In the wake of the priest abuse scandal that has shaken the Diocese of Buffalo, Bishop Richard J. Malone held a Holy Hour of Reparation and Healing "to apologize deeply and sincerely to all who have been victimized by clergy or other Church ministers." The Sept. 30 gathering took place at 3 p.m., Mercy Hour, at St. Joseph Cathedral.
Father Peter Karalus, the recently named vicar general of the diocese, and Deacon Timothy Chriswell, director of the permanent diaconate, joined Bishop Malone in the sanctuary.
Msgr. David G. LiPuma, pastor of St. Peter Parish in Lewiston and one of the organizers of the service, welcomed guests with a quote from St. John Paul II: "We must be confident that this time of trial will bring a purification of the entire Catholic community, a purification that is urgently needed if the Church is to preach more effectively the Gospel of Jesus Christ in all its liberating force. Now you must ensure that where sin increased, grace will all the more abound. So much pain, so much sorrow must lead to a holier priesthood, a holier episcopate, and a holier Church." The late pope used those words when speaking on the same crisis in 2002.
The cathedral continued to fill as Bishop Malone lay prostrate before a cross in front of the altar. He then knelt and recited a prayer of confession: "I have greatly sinned in my thoughts and in my words, in what I have done and what I failed to do through my fault, through my fault, through my most grievous fault. Therefore I ask Blessed Mary ever virgin, all the angels and saints, and you my brothers and sisters to pray for me to our Lord our God."
In a reflection, the bishop explained that he wanted to speak from the heart, but made some note cards to keep him on track.
"We're gathering around the cross, the stark image of innocent suffering. At the same time paradoxically, the glorious icon of redemptive love," he said before asking everyone to imagine themselves at Calvary, looking at the face of Mary as she watches her Son on a cross.
"Mary is the face of every mother and father of every loved one of a victim of sexual abuse by clergy or other ministers of the Church. And Jesus on the cross is the face of those victims. But Jesus suffered freely out of love for us. Not so with victims. Jesus was crucified by Roman soldiers. The crucifixion of victims in sexual abuse happened through the horrific sins and crimes of representatives and ministers of that man on the cross. And what could be more horrific than that? What is more understandable than the outrage, the anger, the dismay, even for many, a crisis of faith.
"Today, we come here to apologize deeply and sincerely to all who have been victimized by clergy or other Church ministers and to those who love them. We know, and I know from many conversations with victims and their families that we can never take away all of the hurt, erase all of the scars. We can accompany them in ways we hope will bring healing. That's our commitment and our determination, but we know we can never lift it all the way. I know that I cannot lift it all the way. So, today is all about the victims."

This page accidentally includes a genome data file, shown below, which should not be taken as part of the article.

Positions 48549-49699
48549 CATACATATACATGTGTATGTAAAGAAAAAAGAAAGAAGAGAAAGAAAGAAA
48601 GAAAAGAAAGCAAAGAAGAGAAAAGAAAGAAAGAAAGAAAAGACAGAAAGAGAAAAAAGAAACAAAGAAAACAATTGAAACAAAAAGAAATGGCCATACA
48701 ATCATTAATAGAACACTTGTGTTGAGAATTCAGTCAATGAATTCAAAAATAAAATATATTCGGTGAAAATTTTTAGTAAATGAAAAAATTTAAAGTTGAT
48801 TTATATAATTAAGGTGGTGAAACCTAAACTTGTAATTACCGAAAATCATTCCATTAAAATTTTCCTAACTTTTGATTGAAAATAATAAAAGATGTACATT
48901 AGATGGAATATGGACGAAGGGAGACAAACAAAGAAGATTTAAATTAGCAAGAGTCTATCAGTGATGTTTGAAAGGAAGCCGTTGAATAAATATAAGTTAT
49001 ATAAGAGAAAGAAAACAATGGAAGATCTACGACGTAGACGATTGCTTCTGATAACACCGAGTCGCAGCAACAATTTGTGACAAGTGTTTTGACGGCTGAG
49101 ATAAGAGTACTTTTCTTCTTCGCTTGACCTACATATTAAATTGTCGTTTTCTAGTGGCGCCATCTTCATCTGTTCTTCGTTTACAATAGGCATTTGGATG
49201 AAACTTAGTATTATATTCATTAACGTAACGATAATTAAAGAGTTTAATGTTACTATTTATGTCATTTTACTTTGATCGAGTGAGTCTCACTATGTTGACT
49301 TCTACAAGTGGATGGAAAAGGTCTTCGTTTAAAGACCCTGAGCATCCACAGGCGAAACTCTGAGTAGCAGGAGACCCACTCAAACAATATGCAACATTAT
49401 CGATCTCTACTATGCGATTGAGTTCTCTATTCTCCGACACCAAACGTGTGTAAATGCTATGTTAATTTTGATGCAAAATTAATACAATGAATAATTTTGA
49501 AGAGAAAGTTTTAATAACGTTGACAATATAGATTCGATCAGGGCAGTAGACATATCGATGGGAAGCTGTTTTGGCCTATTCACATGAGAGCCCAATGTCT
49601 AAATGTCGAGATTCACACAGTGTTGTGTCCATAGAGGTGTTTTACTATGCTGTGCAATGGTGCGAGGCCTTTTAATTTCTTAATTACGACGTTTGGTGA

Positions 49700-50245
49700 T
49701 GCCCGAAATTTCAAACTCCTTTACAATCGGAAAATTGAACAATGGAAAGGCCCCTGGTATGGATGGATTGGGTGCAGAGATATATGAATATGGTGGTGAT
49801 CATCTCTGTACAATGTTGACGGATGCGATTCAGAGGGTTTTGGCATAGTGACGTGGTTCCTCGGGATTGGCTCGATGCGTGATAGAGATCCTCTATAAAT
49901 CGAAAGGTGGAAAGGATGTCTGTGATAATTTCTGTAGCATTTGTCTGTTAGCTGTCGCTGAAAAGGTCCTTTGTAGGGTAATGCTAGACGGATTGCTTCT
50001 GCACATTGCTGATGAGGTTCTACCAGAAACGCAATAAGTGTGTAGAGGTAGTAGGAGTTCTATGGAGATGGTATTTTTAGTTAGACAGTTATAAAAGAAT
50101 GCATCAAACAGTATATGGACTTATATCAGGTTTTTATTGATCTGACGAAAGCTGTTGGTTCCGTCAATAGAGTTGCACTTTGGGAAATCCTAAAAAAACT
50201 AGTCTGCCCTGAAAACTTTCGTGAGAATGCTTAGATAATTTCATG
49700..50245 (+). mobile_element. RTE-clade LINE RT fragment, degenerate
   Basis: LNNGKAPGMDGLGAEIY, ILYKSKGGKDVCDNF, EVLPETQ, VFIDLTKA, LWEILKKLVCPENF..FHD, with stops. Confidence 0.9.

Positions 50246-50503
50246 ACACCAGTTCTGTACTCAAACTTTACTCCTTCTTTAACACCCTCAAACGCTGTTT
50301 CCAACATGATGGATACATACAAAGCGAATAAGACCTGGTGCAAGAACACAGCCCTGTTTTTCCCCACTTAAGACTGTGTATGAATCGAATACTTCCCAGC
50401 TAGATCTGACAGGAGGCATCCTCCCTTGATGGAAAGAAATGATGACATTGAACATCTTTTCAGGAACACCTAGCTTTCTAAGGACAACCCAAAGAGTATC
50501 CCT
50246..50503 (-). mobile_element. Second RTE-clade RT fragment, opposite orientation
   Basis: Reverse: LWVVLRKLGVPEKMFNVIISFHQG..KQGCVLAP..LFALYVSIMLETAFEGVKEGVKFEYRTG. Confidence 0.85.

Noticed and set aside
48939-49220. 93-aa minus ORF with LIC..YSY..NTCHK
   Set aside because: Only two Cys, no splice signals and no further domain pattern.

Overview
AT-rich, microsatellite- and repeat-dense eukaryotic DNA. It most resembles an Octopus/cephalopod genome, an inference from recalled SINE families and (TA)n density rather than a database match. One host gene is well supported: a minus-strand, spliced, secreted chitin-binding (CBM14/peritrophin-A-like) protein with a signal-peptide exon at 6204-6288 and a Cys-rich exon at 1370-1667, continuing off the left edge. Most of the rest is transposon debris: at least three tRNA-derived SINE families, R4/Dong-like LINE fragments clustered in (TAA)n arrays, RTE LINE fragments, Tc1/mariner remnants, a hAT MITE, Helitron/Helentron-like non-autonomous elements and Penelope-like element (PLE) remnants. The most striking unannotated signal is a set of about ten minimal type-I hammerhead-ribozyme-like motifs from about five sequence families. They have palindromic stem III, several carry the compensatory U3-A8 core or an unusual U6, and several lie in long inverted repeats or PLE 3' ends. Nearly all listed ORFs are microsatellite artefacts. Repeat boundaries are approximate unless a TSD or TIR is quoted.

He apologized and asked for forgiveness on behalf of Church leaders from around the country and the globe. He also asked for forgiveness for his own "failings" in handling cases of misconduct by clergy against adults.
"I want to assure you again, and I can say this with a clean conscience, that we have a strong and effective protocol across the country and here for responding to any complaints of abuse of minors," he said, emphasizing the zero tolerance policy. "But I know I failed in the way I responded to two allegations during my time here where clerics have caused misconduct or exercised misconduct against adults. I'm afraid our way of handling that, too often, has been to quietly try to work with those priests and admonish them and have them get the help they need. Only then maybe, maybe, maybe they have can some limited ministry. I see now, that is wrong."
The bishop promised to create a protocol for handling abuse claims against adults, as there is no national protocol. "With God's help and your forgiveness and your prayers we might move forward as God's people," he concluded.
Msgr. LiPuma, who also serves as chairman of the Presbyteral Council, organized the service with a committee of 11 people from Bishop's Council of the Laity, chancery, educators and clergy.
"We decided not to do a lot of formal prayers, but to have silence," he said of the planning. "In this noisy world with all the distraction and all the arguing right now, and all the dissention and separation, we thought, what unites us is prayer, silent prayer before the cross. The cross was obviously our symbol today. It's always our symbol that guides us throughout our lives. So, we felt a real need to come together, see who would come, open it up and pray before the cross."
An estimated 625 people attended the service, held during a Bills game.
"It says to me the people of our diocese really do care, they love our diocese, they love the Catholic faith," said Msgr. LiPuma, who has not seen a drop off in the people who attend St. Peter's. "There is a depth of faith in Western New York that's pretty profound. Everyone realized that we need to unite. The bishop is our shepherd and we are going to pray with him and for him, and we have to believe that he is going to do everything he can now to make sure these things never happen again, that there is transparency, total transparency, and really that we go through this purification. We really do purify the Church and purify all of us."